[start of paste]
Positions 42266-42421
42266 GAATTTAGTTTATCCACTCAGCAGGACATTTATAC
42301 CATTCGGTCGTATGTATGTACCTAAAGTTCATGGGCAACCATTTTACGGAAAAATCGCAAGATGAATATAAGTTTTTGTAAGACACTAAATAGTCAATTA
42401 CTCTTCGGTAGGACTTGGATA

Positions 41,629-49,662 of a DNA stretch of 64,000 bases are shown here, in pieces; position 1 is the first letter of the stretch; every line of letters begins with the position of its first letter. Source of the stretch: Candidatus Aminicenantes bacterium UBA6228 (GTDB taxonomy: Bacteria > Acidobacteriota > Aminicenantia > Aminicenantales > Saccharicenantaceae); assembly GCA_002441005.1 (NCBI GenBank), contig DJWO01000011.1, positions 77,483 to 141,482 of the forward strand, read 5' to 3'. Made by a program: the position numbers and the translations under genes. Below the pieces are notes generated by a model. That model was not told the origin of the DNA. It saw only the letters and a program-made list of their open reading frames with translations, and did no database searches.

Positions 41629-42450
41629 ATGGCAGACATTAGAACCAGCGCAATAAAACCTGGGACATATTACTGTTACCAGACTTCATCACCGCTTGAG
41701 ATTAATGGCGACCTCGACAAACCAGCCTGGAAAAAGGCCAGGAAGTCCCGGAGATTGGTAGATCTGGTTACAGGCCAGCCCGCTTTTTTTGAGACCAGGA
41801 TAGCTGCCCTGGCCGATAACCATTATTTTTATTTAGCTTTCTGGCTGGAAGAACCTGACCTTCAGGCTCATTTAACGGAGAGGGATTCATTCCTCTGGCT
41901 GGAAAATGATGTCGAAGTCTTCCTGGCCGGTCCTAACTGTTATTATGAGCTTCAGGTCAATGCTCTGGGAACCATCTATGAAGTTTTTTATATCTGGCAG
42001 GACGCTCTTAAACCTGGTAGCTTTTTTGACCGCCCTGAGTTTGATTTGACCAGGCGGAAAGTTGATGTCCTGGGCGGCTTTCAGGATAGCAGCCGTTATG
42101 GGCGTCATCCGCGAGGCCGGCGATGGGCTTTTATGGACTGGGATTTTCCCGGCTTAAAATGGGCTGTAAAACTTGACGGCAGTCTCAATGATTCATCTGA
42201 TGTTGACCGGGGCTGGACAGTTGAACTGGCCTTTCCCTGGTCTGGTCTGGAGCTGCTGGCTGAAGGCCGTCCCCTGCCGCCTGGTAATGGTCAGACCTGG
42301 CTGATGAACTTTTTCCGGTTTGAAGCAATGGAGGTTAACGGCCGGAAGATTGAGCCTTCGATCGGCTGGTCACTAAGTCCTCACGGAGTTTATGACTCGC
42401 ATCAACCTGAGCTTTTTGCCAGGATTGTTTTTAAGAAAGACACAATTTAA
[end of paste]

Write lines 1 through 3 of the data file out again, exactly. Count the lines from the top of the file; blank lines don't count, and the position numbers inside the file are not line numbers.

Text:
Positions 42266-42421
42266 GAATTTAGTTTATCCACTCAGCAGGACATTTATAC
42301 CATTCGGTCGTATGTATGTACCTAAAGTTCATGGGCAACCATTTTACGGAAAAATCGCAAGATGAATATAAGTTTTTGTAAGACACTAAATAGTCAATTA